Brett Velicovich, a former special operations drone pilot, says the U.S. is unprepared to deal with the growing threat of commercially available drones being weaponized by bad actors.

Velicovich says the alleged assassination attempt on Venezuelan President Nicolás Maduro over the summer, in which two drones loaded with explosives detonated amid a military parade, was apparently carried out with the kind of technology available to everyday consumers. It was just last year that CENTCOM officials told Fox News U.S. and Iraqi soldiers were dealing with upwards of 30 encounters a week with non-military drones that had been weaponized by ISIS.

That, Velicovich argues, is the essence of the problem.

"The same stuff that's available to consumers is the kind of tech I wished I would've had in the military," Velicovich says. "In the course of simple development, [drone manufacturers] are creating things that defeat these millions of dollars of equipment that the government uses to help combat the problem, so it's a constant back-and-forth between government agencies that see the threat, and these manufacturers just trying to make money," he added.

Fox News was able to confirm that some of the best-selling consumer/commercial drones – which are widely available in stores and on the internet – are indeed capable of carrying enough weight to deliver payloads that could do serious damage.

The National Football League (NFL) is an organization that has first-hand experience with this issue, and the organization's president of security notes it could have been much worse.

Cathy Lanier, the senior vice president of security for the NFL & the former District of Columbia police chief, told lawmakers on September 13 about a particularly disturbing incident during which a drone not only penetrated stadium airspace, it also dropped leaflets all over a San Francisco 49ers crowd.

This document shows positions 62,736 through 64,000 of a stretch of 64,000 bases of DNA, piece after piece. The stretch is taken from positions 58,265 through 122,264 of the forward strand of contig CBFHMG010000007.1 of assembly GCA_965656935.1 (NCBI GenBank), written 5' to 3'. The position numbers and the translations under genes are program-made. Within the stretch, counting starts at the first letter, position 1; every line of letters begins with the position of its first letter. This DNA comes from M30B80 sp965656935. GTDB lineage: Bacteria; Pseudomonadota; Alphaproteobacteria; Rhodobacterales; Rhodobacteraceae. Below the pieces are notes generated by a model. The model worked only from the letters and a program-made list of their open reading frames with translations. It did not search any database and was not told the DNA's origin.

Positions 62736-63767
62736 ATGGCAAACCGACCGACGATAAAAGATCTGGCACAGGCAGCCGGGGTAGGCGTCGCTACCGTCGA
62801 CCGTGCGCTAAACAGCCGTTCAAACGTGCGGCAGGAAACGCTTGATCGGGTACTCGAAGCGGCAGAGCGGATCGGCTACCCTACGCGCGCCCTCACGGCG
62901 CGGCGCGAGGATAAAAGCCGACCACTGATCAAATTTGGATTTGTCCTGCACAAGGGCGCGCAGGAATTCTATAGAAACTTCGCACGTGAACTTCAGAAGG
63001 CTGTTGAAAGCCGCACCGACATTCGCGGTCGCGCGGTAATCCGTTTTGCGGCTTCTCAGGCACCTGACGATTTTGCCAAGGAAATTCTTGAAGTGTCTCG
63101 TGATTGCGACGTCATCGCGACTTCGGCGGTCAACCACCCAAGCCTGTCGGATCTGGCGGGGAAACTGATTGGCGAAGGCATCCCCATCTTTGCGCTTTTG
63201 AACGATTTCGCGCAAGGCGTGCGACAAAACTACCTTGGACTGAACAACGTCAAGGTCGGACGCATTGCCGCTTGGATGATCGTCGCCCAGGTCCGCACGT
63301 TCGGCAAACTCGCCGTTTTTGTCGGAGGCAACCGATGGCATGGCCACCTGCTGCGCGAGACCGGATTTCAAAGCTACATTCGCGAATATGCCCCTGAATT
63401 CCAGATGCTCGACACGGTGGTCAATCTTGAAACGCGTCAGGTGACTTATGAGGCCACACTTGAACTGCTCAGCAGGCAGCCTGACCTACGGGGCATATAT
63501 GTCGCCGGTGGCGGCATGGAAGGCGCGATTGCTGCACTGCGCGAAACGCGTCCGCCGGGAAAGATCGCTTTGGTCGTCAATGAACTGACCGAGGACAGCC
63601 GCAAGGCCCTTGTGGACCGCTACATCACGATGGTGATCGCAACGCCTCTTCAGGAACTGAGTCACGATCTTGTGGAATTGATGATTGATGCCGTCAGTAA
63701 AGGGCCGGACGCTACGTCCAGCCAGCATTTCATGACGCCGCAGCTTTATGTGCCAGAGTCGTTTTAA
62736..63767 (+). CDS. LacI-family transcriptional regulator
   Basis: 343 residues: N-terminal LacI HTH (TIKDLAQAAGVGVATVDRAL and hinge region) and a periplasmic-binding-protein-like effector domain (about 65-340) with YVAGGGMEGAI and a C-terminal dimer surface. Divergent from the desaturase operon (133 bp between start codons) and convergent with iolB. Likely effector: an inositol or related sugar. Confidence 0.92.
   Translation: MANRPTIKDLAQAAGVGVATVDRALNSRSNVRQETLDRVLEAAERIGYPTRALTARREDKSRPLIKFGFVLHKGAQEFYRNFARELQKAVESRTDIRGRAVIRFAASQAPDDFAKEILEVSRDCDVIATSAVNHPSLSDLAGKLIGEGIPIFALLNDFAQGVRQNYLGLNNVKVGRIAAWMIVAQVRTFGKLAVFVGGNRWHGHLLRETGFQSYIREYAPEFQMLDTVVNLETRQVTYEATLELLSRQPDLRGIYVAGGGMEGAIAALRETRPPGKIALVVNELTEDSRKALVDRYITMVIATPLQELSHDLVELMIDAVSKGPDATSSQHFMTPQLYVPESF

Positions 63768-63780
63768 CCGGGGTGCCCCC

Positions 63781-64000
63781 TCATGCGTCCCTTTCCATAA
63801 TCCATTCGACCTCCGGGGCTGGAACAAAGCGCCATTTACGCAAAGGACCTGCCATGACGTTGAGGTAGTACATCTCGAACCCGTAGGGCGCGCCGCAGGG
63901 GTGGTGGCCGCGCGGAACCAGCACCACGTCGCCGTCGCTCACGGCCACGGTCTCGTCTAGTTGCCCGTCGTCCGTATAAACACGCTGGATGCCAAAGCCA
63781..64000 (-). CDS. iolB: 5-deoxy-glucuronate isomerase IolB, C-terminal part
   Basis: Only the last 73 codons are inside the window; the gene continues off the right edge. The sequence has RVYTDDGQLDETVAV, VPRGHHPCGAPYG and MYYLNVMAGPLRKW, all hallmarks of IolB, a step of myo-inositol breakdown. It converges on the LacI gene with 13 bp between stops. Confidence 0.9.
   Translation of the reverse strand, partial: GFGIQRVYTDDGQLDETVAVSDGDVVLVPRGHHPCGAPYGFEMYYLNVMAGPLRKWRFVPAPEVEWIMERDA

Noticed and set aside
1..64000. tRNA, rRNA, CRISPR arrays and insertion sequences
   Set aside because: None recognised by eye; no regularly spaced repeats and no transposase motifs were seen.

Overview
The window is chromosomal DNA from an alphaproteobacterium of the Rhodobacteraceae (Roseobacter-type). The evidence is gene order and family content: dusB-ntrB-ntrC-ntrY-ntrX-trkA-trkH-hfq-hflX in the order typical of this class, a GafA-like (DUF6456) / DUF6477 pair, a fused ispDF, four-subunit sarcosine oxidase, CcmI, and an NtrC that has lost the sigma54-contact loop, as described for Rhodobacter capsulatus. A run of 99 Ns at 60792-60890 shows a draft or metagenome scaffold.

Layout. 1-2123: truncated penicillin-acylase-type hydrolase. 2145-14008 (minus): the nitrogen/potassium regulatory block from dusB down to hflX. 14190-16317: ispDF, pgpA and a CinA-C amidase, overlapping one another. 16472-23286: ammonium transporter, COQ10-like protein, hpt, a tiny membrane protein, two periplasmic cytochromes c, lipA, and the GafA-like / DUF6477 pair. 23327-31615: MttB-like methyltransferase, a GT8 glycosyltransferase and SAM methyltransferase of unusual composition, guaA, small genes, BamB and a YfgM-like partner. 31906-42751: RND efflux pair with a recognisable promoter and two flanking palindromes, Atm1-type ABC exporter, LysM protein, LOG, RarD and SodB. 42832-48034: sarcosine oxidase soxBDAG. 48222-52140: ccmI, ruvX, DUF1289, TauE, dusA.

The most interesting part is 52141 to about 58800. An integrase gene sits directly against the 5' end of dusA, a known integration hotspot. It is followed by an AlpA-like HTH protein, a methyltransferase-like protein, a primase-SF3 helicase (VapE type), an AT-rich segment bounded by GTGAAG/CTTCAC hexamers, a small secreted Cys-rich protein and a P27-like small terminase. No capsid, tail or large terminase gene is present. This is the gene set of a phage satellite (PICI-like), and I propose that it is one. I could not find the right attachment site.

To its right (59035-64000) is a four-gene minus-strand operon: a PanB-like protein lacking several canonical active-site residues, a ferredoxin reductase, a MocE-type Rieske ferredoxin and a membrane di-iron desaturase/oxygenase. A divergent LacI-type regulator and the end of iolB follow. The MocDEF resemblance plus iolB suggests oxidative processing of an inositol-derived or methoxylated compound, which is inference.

"We're all very fortunate that the drone… dropped just leaflets," Lanier warned.

Defending against the threat of weaponized drones is a problem that has produced a myriad of solutions, some more realistic than others. In this photo, a French army falconer works with a golden eagle as part of a military training for combat against drones in Mont-de-Marsan French Air Force base, Southwestern France, February 10, 2017. (REUTERS/Regis Duvignau, File)

Velicovich participated in a gathering organized by Interpol over the summer on this very issue, advising law enforcement from around the world on what he calls an immediate threat. He says it's heartening to see people finally waking up to a threat he's been warning about for some time, even if he believes some of their methods are questionable.

"I've seen everything, in France they're training bald eagles to go take down drones and in Thailand, police have drones with 10-20 foot nets," Velicovich says, "but these drones nowadays are so fast that things like nets are a joke."

In the end, Velicovich still thinks that drones are a force for good, and that they aren't going away anytime soon.

"You have to do it both ways. You have to talk about the dangers of it, but at the same time the benefits of drones well outweigh the risks," he says. "We'll see the day where there's a drone for every household."

Drone expert, Homeland Security agree airborne threats are ‘outpacing’ US defenses

A former elite drone pilot for U.S. special operations tells Fox News that the government is "just not ready" to defend against the threat of over-the-counter drones being weaponized to carry-out attacks like the one recently in Venezuela.

And while President Trump may have just signed a bill that could help bolster our defenses, the leaders of both the Department of Homeland Security and the FBI recently told lawmakers that the U.S. is already behind on the issue, and that a domestic attack using the kind of drones available to everyday consumers may be inevitable.

"Emerging threats are outpacing our defenses," Secretary Kirstjen Nielsen told the Senate committee on homeland security and government affairs on October 10, pointing to unmanned aerial systems (otherwise known as 'drones') as a "prime example."

"Unfortunately, outdated laws have prevented us from setting up the sophisticated countermeasures we need to protect significant national events, federal facilities, and other potential targets from an airborne menace," Nielsen added. What's more, she told lawmakers, DHS didn't even have the clear legal authority to neutralize potentially dangerous drones determined to be a threat until recently, or to even test what she called "the crucial countermeasures we need in real-world environments where the risks exist."